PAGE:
It must be difficult to strike a balance, I venture. “I think what’s great about my job is that I am a remote worker with a very supportive employer that allows me to respond as a Launch Authority during the working day,” replies Johnson. He credits his employer for their flexibility, who allow him to respond to emergency calls and then catch up with his work later on. To unwind from the working day, he seeks solace in building LEGO and sharing his creations on his YouTube channel. “There’s something quite calming about focusing on an intricate build,” he says.
Being open about his sexuality is something that came naturally to him when he joined the RNLI. “It just came up in conversation,” Johnson recalls. “I’ve been truly overwhelmed by love and acceptance from all members of the crew. But it’s one of the oldest crewmembers who’s been one of the most supportive. He told me at the start, if anything offended me, to let him know and he’d make sure it stopped.” For Johnson, he feels that it’s important to have conversations with people if they’ve offended him, so that he can share his experiences and learning with them.
He explains that he understands that people are sometimes nervous, because they don’t want to say the wrong thing. “They didn’t want the joking and humour that’s such a big part of the station to upset me, which was really nice, but I made it clear that I wanted to be part of that,” says Johnson. When people have asked him questions about LGBTQ+, he felt these have come from a place of trying to understand, rather than prying or being intrusive.
Johnson describes his lifeboat station as his second family. “We’re a group of brothers and sisters, a family; and underpinning all families is love, trust and the unwavering level of respect. There’s more love in our lifeboat station than anywhere else I know. I’ve never felt more part of a family and a community than I have since I joined the RNLI.”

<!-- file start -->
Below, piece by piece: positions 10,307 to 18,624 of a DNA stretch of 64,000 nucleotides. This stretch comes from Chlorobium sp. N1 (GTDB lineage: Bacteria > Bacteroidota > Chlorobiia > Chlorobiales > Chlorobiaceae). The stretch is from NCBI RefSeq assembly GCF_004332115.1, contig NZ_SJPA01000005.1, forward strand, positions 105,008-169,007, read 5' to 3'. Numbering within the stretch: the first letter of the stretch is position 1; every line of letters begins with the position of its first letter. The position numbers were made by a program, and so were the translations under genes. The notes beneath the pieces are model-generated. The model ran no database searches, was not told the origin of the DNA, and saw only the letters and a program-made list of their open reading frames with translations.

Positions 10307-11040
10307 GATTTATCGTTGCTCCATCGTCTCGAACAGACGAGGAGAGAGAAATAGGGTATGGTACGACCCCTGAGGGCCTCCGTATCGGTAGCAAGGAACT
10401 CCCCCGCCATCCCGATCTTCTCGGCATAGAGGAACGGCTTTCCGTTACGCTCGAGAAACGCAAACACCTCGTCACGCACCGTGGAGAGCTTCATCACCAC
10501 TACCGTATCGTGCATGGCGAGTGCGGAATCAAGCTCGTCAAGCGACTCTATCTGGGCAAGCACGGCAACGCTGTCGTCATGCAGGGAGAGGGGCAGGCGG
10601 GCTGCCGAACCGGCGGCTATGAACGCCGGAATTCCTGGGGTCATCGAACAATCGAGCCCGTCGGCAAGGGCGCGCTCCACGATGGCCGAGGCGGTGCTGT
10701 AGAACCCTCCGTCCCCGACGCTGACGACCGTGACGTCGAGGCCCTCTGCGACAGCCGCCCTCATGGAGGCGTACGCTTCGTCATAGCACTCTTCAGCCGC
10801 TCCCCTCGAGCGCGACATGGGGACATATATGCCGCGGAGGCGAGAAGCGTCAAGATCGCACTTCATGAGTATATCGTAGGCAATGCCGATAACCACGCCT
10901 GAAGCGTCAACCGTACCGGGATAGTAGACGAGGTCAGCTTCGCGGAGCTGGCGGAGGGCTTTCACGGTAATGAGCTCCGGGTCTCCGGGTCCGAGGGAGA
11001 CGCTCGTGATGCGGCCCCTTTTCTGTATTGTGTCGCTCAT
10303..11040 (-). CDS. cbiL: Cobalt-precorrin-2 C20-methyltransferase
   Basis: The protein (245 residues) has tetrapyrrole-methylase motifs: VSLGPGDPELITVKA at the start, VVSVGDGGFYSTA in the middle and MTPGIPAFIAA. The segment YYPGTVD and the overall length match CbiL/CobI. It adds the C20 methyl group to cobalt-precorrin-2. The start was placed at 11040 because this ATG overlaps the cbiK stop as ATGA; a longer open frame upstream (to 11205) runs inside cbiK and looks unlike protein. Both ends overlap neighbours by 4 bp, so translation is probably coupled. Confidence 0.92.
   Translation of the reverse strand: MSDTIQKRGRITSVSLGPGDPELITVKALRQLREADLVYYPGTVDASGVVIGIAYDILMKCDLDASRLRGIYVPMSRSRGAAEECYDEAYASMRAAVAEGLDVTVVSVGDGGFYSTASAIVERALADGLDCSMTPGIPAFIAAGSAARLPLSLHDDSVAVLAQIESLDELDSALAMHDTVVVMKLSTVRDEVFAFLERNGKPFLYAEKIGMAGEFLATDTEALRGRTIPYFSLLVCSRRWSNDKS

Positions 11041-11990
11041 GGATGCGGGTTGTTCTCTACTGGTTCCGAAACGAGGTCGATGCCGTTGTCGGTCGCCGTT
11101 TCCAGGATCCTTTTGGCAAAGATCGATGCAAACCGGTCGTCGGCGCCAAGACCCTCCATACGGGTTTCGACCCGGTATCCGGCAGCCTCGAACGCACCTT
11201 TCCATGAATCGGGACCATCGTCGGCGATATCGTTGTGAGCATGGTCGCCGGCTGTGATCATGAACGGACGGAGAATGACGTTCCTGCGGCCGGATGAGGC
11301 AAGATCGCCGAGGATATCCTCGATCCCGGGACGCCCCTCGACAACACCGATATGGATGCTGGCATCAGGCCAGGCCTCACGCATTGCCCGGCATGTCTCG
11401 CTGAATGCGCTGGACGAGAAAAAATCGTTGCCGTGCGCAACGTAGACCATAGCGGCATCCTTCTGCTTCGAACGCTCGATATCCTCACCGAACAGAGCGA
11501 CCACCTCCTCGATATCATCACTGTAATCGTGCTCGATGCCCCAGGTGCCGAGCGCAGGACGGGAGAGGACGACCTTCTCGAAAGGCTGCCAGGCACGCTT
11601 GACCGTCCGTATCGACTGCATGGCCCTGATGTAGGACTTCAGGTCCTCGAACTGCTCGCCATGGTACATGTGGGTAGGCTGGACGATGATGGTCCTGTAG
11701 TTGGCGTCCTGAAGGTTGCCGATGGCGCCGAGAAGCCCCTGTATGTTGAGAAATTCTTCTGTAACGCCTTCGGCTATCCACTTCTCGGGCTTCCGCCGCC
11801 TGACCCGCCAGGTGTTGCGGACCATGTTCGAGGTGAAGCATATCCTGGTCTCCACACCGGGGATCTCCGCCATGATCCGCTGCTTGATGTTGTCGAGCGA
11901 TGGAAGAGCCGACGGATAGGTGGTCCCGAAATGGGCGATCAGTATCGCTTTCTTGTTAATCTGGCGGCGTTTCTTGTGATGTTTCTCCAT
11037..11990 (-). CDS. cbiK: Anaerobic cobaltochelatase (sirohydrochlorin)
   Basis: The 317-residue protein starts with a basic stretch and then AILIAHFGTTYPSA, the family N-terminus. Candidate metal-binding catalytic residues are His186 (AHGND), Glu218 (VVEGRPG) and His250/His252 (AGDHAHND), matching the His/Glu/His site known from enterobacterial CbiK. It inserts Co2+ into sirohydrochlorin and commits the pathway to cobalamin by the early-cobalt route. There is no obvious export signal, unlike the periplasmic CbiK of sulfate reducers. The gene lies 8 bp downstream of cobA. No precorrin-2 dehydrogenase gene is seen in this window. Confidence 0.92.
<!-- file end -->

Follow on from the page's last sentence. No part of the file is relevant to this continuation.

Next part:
When asked if he had any advice for somebody thinking of coming out at work, Johnson points towards HR departments as a source of advice and guidance. He says he has never experienced any discrimination based on his sexuality, and feels that most organisations today are accepting and supportive. “Don’t be afraid,” he says. “Be confident in who you are and don’t let anyone change how they perceive you.”
I ask Johnson about what it’s like being gay in Skegness. The town with its population of just under 20,000 may not seem, on the face of it, as the easiest place to be LGBTQ+. He refutes this. “Rural towns like Skegness don’t have a scene like Manchester or London, but the town is really inclusive, and you see Pride flags flying across the town throughout the year,” he tells me. “This is really great to see, and I think it’s a mixture of the community, employers and organisations really embracing all members of our community.” On a personal note, Johnson says he has a supportive group of friends nearby, and supports a community Pride event in a neighbouring town with fellow LGBTQ+ people from the area too.
As many of us will be heading to the seaside this summer, I want to know if Johnson has any tips he wants to share for staying safe at the beach. The first is making sure that the beach you’re at is a lifeguarded one. “You can find your nearest one on the RNLI website – and swim between the red and yellow flags,” he cautions. Checking the weather and tide times beforehand, is another top tip. “Make sure you don’t get caught out and to always take a means of calling for help, preferably in a waterproof pouch. If you get into trouble or you see someone else in trouble, call 999 and ask for the Coastguard.”
If you find yourself in trouble whilst in the water this summer, Johnson says to remember the phrase, float to live. “Tilt your head back with ears submerged and try to relax and control your breathing. Use your hands to help you stay afloat and then call for help to swim to safety if you can.”
When it comes to advising somebody thinking of joining the RNLI, I presume from his enthusiasm that he would encourage them to take the plunge. “Do it! Do it!” he replies. “It’s an experience you won’t want to give up, and you’ll create lifelong connections while making a real difference in your community.”
“It has been the best decision I’ve ever made and the RNLI has become an integral part of my life.”
Brad Johnson is featured on Vada’s latest digital cover, photography courtesy of the RNLI. He is based in Skegness, Lincolnshire. To support the charity provide search and rescue services across the United Kingdom and Republic of Ireland this summer, you may donate on their website.